Making it to the major league

By Staff Writer
March 18, 2004

Courtesy of Frank Bammer

Franklin Bammer couldn’t have been happier to talk about his long career in sports and his short-lived dreams of playing in minor league baseball. My grandfather sat comfortably with his photo album and began the interview talking about how he started playing sports. He was a junior at Northeast Catholic High School when several big league baseball teams began taking an interest in him.

He was an orphan at St. Joseph’s Home and played every sport there was to play. He mostly played basketball and baseball. He earned the nickname “Goose” Bammer in basketball because he was “the shortest guy on the team with the biggest hands.” When he was 18 years old he was a hurler like no other. He went for his third no-hitter at the time, which led to St. Joseph’s defeating Nicetown 6-4 in the American Legion League. Bammer struck out 11 to up his season to a total of 46 and had helped gain a 6-1 record for St. Joseph’s, giving them a tie in first place.

Out of the awards that Franklin Bammer received, the one that he was the most proud of was the Herbert J. Pennock Award. He received this award at Connie Mack Stadium in recognition of his sportsmanship and outstanding play as the left-handed pitcher for the American League. He had a total of four no hitters in high school and a record of 16 wins and five losses. “Baseball wasn’t my whole life. It was a way for me to get out of the orphanage home,” Bammer said.

There were five teams that came out to look at his skills as a baseball player. Teams such as the Phillies, Cubs, the A’s and Milwaukee would come to take him out to Connie Mack Stadium to see what he could do. He met a lot of famous baseball players in his life, but he doesn’t remember all of them. He clearly remembers meeting Richie Ashburn, Roy Smalley, Chuck Speaks, Robin Roberts and Joe and Frank Torre. Bammer also said that he met pretty much all of the Braves and remembers having Roberts and Torre watching him throw pitches down at the Connie Mack Stadium where they were amazed at how much of a mean hook that he had.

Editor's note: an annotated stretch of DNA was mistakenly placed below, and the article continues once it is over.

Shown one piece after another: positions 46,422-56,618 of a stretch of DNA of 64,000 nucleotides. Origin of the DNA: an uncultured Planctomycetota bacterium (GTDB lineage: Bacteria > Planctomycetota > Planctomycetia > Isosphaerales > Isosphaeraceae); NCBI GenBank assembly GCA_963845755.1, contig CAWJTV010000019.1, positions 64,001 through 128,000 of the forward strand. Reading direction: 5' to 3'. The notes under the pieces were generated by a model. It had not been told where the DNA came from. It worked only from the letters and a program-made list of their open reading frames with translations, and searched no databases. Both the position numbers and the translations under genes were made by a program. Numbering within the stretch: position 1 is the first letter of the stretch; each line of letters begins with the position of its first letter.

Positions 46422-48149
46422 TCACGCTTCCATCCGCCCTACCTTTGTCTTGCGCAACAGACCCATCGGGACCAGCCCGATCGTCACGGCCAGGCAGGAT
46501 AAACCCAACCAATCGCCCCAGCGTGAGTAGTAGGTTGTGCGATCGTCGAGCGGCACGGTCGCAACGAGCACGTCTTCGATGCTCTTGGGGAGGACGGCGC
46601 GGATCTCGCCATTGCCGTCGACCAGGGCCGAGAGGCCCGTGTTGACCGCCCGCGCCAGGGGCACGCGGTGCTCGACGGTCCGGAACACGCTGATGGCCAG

He played for the Kingsport Orioles in the minor leagues for about one year. He was then taken up to the major leagues to see what “big show” was all about.

He played for the Baltimore Orioles for about a year and was a reliever, where they would put him in if the team were losing. “They were impressed because my ball moved, it didn’t stand still,” Bammer said. When he played with the Kingsport Orioles down in Tennessee, he played for $200 a week and he didn’t have an agent. Bammer said that he modeled his pitching career after Kurt Simmons of the Phillies and said that he was disappointed when Simmons got traded to St. Louis.

He only played in the big show for a year since he had an injury to his pitching hand. He didn’t want to go back because if he had lost control of his pitching hand then he didn’t want to hurt anyone when throwing the ball. He says that he still has the scar from when his brother swung a board that had a nail in it that went through his finger. Bammer said that he doesn’t blame his brother because if it was meant to be then it was. He doesn’t regret it either because he said that if he wouldn’t have returned to Philadelphia than he wouldn’t have met his wife.

Posted to the web by: Cecelia Francisco

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